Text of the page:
The US policy to stop Iran from making money through oil exports in already in full swing, despite the fact that sanctions targeting the energy industry in Iran don’t come into effect until November.
In August, Iran’s oil exports have dropped considerably, with big buyers like China and India cutting their purchases ahead of the incoming sanctions. In mid-August, Iran’s crude sales dropped to 1.68 million barrels per day (bpd), which is 20% lower than in July (before the first round of sanctions took effect) and 62% lower than in May (when Trump pulled out of the nuclear deal and promised sanctions).
The nuclear deal, also known as the Joint Comprehensive Plan of Action (JCPOA), gave sanctions relief to Iran in exchange for restrictions on their nuclear programme. Trump certified Iran as noncompliant with the deal in October 2017 and pulled out altogether in May.
The first round of sanctions, targeting Iran’s purchase of US dollars, Iran’s trade in gold and other precious metals, and the sale of mechanical parts and services to Iran, came into effect on August 6. The second round of sanctions, targeting Iran’s petroleum sector (an estimated $36 billion), come into force in November.
In order to enforce these sanctions, the US will use economic and diplomatic pressure on the countries that currently buy oil from Iran, with the aim of cutting Iran’s exports by 1 million bpd. Secretary of State Mike Pompeo said that the US wanted to get Iran’s oil exports as low as possible, while National Security Advisor John Bolton said they wanted to get it down to zero.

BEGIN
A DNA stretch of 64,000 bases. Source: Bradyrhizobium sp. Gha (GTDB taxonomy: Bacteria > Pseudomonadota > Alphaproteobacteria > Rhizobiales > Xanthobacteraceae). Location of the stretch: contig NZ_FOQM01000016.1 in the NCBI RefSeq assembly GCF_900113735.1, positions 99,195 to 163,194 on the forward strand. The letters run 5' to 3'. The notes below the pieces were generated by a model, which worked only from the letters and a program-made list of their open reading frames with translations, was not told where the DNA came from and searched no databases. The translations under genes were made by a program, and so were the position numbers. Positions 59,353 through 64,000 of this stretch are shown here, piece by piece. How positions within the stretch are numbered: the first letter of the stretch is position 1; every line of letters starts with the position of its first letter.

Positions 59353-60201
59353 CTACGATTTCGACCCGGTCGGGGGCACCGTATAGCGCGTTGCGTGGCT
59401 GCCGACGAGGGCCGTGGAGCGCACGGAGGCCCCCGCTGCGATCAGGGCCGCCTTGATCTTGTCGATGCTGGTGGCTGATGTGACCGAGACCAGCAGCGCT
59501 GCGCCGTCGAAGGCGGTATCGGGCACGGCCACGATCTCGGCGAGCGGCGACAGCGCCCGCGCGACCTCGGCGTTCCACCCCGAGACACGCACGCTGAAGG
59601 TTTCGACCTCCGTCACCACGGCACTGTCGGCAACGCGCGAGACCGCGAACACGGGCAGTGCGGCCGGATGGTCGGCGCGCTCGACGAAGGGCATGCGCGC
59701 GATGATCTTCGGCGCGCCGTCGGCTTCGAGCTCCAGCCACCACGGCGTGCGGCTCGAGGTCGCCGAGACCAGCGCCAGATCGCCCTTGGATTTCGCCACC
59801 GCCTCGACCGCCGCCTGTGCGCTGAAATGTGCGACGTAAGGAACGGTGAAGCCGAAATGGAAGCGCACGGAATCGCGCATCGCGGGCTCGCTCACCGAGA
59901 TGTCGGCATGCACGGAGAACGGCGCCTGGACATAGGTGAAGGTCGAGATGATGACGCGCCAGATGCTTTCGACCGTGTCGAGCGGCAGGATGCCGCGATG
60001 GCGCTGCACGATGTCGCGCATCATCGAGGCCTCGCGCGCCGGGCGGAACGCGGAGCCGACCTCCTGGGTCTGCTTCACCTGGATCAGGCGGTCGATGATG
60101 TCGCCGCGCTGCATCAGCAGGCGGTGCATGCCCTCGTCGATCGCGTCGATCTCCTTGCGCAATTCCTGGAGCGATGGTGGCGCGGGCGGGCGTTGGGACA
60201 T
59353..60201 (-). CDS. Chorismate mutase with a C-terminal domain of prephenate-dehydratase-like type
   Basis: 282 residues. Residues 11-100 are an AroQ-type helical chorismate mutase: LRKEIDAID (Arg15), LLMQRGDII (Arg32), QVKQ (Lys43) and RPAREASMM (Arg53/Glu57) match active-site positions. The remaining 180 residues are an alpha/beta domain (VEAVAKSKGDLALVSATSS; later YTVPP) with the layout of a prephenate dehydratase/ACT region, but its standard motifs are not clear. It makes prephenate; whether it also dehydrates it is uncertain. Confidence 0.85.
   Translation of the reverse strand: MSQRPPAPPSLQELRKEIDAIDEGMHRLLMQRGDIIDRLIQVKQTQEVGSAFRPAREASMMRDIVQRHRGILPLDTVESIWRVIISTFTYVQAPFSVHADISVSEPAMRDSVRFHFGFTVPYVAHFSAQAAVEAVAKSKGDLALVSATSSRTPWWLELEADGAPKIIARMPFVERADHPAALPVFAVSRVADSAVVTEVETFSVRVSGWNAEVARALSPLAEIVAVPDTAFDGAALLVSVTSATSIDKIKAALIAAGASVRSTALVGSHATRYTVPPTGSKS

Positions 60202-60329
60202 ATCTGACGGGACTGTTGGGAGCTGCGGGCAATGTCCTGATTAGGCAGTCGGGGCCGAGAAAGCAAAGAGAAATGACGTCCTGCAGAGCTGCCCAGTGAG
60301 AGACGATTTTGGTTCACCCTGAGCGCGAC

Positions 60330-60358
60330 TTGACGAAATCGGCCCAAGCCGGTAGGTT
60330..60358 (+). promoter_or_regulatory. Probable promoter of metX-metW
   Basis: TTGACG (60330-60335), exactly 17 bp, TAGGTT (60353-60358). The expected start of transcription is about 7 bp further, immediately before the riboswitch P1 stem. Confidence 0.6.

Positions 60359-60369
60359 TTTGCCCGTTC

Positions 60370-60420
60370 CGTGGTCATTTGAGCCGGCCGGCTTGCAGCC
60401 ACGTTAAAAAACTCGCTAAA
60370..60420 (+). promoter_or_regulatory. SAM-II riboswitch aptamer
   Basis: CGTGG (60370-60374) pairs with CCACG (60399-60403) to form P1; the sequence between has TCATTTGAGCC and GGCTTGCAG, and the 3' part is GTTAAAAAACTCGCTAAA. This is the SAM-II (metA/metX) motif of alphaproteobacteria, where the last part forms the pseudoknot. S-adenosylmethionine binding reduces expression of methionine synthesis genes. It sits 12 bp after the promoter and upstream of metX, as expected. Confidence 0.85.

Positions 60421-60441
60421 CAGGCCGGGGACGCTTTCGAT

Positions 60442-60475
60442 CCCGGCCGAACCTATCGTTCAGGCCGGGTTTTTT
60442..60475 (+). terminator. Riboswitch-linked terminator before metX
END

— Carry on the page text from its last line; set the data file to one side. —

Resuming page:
In July, many of Iran’s buyers increased their purchases in an attempt to get as much oil as possible delivered before the US sanctions went into effect and to cash in on Iran’s desperate attempt to keep buyers interested by selling its oil at a major discount. However, this dropped significantly in August. South Korea even stopped buying Iranian oil altogether.
In response to the incoming sanctions, Iran has threatened to close the Strait of Hormuz shipping channel, where 20% of the world’s oil passes through, but the US has vowed to keep the waterway open, so any attempts to close it would be considered an act of war on the US and their allies.
Ariel Cohen, a Senior Fellow at the Atlantic Council and the Founding Principal of International Market Analysis, said: “Would the Ayatollahs really risk their self-preservation over a few million barrels of oil? Probably not. Then again, no one thought the Empire of Japan would either.”
Source » ncr-iran